OTTAWA (Reuters) - Canadian law enforcement officials plan to use counseling to help stop would-be jihadists and could even help them find jobs - an effort that has added urgency after Muslim converts killed two soldiers in separate attacks in Canada last week.
The effort is being modeled on Britain’s de-radicalization program, dubbed Prevent, which was implemented after the 2005 London bombings in which four young Britons killed 52 people. Prevent, however, has been widely criticized as ineffective.
Canadian authorities say their program, to be launched by the end of the year, will complement more traditional counter-terrorism efforts by making it easier for police to find extremists and keep them from acting out.
“Historically, efforts for safeguarding Canada’s national security used to be primarily focused on enforcement and disruption,” said Sgt. Greg Cox, a spokesman for the Royal Canadian Mounted Police, which is spearheading the effort. But the RCMP is now also focusing on ways to counter “the dangerous narrative employed by violent extremist groups,” he said.
The work comes as Canada faces a growing threat from homegrown jihadis: some 130 Canadians have traveled abroad to fight with groups like Islamic State, of whom 80 have returned home, according to intelligence officials.
Law enforcement officials in Canada, the United States and Europe are particularly worried about individuals who are self-radicalized and can go undetected until they launch a so-called “lone wolf” attack.
“It is extremely difficult to detect early signs of radicalization and ultimately determine if the individual may be preparing to launch an attack on any scale,” RCMP Commissioner Bob Paulson told a senate committee this week.
Like in Britain, the Canadian program would establish a network of partners in education, health, social services, religion, and law enforcement, and provide training to them in identifying potential radicals, RCMP’s Cox said in an email.
RCMP said a person at risk of being radicalized could show signs of withdrawing from friends, family, school, or sports, and could start expressing violent or paranoid opinions.
In some cases, those suspects could then be referred for social services like counseling or help finding work. In other cases, they could have their passports revoked, or be investigated for criminal offenses.
Amarnath Amarasingam, a postdoctoral fellow at Dalhousie University who is researching Canadian foreign fighters, said the RCMP effort was important in light of Canada’s policy to bar citizens from joining extremist groups abroad.
He pointed out that both attacks last week were committed by radical Muslim converts whose plans to travel were stymied after their passport applications were either held up or their travel documents confiscated by the authorities.
One of the attackers, Michael Zehaf-Bibeau - who shot an unarmed soldier in Ottawa and stormed into Parliament before he was killed in a shootout - had been struggling with poverty, drug addiction, and mental illness, according to police, acquaintances, and family members.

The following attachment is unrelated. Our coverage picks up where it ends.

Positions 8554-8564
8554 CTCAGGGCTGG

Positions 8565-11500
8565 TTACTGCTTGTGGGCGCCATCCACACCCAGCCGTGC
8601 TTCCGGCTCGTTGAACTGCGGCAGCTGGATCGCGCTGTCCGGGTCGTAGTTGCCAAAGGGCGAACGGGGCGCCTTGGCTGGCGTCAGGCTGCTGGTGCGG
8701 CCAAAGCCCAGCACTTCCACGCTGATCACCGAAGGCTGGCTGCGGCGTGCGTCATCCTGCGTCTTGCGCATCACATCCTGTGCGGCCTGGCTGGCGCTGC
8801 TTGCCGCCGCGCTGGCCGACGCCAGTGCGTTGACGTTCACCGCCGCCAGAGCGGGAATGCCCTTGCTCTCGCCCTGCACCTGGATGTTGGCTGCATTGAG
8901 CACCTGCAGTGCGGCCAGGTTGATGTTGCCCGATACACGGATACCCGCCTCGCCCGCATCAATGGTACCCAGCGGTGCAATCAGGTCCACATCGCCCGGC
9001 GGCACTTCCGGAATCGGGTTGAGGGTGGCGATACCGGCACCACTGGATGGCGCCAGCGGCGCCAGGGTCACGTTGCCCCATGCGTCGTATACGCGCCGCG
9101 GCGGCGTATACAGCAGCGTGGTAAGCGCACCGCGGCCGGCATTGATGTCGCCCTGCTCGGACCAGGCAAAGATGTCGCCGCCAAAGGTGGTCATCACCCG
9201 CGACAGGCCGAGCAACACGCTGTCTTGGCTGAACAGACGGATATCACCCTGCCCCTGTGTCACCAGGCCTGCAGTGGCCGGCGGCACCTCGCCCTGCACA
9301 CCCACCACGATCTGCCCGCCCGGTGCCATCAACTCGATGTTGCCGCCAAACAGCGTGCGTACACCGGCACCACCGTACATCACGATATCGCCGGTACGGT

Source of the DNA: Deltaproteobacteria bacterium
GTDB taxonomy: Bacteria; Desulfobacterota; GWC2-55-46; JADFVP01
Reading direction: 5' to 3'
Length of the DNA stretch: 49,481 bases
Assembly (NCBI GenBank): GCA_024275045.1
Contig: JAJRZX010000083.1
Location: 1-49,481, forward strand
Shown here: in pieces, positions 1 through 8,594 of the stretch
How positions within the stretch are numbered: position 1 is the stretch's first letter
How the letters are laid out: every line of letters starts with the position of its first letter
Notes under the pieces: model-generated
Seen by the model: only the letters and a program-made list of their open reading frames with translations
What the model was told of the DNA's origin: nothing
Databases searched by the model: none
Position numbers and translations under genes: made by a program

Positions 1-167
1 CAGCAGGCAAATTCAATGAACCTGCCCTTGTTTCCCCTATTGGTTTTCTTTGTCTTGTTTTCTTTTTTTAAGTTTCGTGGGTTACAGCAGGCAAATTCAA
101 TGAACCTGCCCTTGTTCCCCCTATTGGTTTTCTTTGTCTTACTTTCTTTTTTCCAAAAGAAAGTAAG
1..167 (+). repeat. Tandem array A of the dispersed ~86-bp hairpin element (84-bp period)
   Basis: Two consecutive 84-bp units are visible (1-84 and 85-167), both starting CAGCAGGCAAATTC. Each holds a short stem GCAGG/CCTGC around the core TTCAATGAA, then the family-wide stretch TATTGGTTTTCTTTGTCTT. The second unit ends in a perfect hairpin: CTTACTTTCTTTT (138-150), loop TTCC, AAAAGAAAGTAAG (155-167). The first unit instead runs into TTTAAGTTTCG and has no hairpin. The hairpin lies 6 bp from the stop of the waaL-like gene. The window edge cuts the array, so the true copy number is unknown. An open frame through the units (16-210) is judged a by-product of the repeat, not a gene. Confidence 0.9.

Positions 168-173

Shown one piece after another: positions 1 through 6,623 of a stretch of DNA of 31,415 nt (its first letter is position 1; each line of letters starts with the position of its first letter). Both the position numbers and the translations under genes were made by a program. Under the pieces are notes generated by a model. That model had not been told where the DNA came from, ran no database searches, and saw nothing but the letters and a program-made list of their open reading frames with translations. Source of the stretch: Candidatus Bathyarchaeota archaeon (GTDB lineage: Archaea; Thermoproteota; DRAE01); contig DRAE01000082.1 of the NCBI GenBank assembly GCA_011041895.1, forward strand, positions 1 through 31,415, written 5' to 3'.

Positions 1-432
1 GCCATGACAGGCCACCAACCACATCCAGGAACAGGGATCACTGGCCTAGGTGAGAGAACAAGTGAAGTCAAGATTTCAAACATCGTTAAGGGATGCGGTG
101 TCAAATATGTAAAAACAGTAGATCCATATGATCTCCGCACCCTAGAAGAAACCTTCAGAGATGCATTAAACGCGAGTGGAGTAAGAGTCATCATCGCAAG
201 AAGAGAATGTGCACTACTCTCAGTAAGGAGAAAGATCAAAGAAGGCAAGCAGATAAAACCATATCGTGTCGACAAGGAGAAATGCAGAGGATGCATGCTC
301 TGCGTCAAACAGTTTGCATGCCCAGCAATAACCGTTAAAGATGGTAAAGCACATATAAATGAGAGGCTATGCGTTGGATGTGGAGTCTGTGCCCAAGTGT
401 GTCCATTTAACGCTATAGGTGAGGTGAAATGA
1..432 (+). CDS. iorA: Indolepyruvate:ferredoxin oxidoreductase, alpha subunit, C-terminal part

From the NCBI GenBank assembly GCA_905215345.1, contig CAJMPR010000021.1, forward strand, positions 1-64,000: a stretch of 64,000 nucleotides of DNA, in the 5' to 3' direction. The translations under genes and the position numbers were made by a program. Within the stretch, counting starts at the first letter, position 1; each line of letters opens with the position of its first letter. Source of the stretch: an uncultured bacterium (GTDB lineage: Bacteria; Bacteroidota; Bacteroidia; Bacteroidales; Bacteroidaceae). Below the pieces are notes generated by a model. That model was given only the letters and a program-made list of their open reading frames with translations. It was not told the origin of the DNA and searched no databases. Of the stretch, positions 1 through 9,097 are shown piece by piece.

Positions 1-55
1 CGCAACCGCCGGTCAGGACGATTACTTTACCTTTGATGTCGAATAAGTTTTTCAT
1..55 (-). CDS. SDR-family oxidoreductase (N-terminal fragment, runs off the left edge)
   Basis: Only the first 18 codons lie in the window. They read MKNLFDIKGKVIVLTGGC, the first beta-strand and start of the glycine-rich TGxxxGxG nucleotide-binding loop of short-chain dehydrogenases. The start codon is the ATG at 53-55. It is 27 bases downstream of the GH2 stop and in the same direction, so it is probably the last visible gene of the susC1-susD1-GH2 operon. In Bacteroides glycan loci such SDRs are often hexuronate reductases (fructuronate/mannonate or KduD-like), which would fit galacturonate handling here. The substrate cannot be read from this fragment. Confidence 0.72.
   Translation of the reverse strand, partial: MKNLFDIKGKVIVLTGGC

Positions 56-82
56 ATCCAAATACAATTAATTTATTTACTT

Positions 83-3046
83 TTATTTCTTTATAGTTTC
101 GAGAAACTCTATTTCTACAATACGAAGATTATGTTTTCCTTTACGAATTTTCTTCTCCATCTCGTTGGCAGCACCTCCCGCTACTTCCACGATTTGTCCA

But Amarsingam said history has shown de-radicalization efforts to be hugely complicated.
“Most of these programs are general enough that they always sound good. But, actually getting down to the details and making it work isn’t easy,” he said, adding that people who have been radicalized often don’t trust those counseling them.
Britain’s Prevent program was overhauled in 2011 after it was found some of its projects unwittingly funded groups that supported extremist ideologies. The effort has more recently been criticized for failing to stop the flow of British fighters joining Islamic state, though its advocates say it has helped in many cases keep people from extremism.
“The U.K. Prevent Program is highly regarded by the international law enforcement community and some of the course content has been adapted to fit the Canadian context,” RCMP’s Cox said, adding that British trainers were teaching Canadian law enforcement how to implement parts of the plan.
It is too early to say how effective a British-influenced plan could be in Canada, given the different profile for extremists between the two countries.
Radicalized individuals in Canada “tend to be educated, and tend not to come impoverished circumstances,” Michael Peirce, a top official at the Canadian Security Intelligence Service, Canada’s main spy agency, told a senate hearing on Monday. This was in contrast to Europe, where radicalized individuals are often poor and uneducated, he said.
Muhammad Robert Heft, a Muslim convert and consultant to the RCMP and the CSIS who runs an Islamic center in Toronto, said the Canadian program should emphasizes teaching the basic tenets of Islam to new converts to replace the “toxic theology” pushed by radical groups through social media.
“Converting to Islam can be overwhelming,” he said. “A lot of times the families disown them. In terms of moral and social support, it is basically not there at all. So they find themselves looking on the Internet.”
He said that the RCMP had asked him to start counseling people on the RCMP’s “high-risk traveler” watchlist starting in November. That watchlist includes 93 people suspected of wanting to travel overseas to join militant groups like Islamic State.
Additional reporting by Allison Lampert in Montreal; Writing by Richard Valdmanis, editing by Ross Colvin